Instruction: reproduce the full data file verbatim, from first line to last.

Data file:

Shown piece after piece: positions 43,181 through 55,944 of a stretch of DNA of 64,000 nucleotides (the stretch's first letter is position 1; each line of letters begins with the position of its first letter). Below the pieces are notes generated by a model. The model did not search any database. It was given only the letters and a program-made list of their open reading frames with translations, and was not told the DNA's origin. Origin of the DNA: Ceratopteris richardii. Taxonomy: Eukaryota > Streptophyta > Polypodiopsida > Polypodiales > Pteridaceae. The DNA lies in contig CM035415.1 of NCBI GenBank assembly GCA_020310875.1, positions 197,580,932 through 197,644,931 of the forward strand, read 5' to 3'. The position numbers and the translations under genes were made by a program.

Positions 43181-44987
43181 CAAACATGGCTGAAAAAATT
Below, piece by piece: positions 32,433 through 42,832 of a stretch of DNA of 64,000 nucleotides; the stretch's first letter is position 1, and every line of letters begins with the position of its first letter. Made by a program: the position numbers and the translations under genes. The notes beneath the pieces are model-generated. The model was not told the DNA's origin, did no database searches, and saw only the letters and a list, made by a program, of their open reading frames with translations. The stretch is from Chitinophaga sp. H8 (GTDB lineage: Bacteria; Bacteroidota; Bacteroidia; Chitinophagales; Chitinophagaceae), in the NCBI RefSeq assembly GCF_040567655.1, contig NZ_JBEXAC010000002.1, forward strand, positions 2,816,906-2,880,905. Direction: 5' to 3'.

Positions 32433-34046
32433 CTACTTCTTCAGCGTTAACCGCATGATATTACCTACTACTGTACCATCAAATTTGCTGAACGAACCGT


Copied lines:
Shown piece after piece: positions 43,181 through 55,944 of a stretch of DNA of 64,000 nucleotides (the stretch's first letter is position 1; each line of letters begins with the position of its first letter). Below the pieces are notes generated by a model. The model did not search any database. It was given only the letters and a program-made list of their open reading frames with translations, and was not told the DNA's origin. Origin of the DNA: Ceratopteris richardii. Taxonomy: Eukaryota > Streptophyta > Polypodiopsida > Polypodiales > Pteridaceae. The DNA lies in contig CM035415.1 of NCBI GenBank assembly GCA_020310875.1, positions 197,580,932 through 197,644,931 of the forward strand, read 5' to 3'. The position numbers and the translations under genes were made by a program.

Positions 43181-44987
43181 CAAACATGGCTGAAAAAATT
Below, piece by piece: positions 32,433 through 42,832 of a stretch of DNA of 64,000 nucleotides; the stretch's first letter is position 1, and every line of letters begins with the position of its first letter. Made by a program: the position numbers and the translations under genes. The notes beneath the pieces are model-generated. The model was not told the DNA's origin, did no database searches, and saw only the letters and a list, made by a program, of their open reading frames with translations. The stretch is from Chitinophaga sp. H8 (GTDB lineage: Bacteria; Bacteroidota; Bacteroidia; Chitinophagales; Chitinophagaceae), in the NCBI RefSeq assembly GCF_040567655.1, contig NZ_JBEXAC010000002.1, forward strand, positions 2,816,906-2,880,905. Direction: 5' to 3'.

Positions 32433-34046
32433 CTACTTCTTCAGCGTTAACCGCATGATATTACCTACTACTGTACCATCAAATTTGCTGAACGAACCGT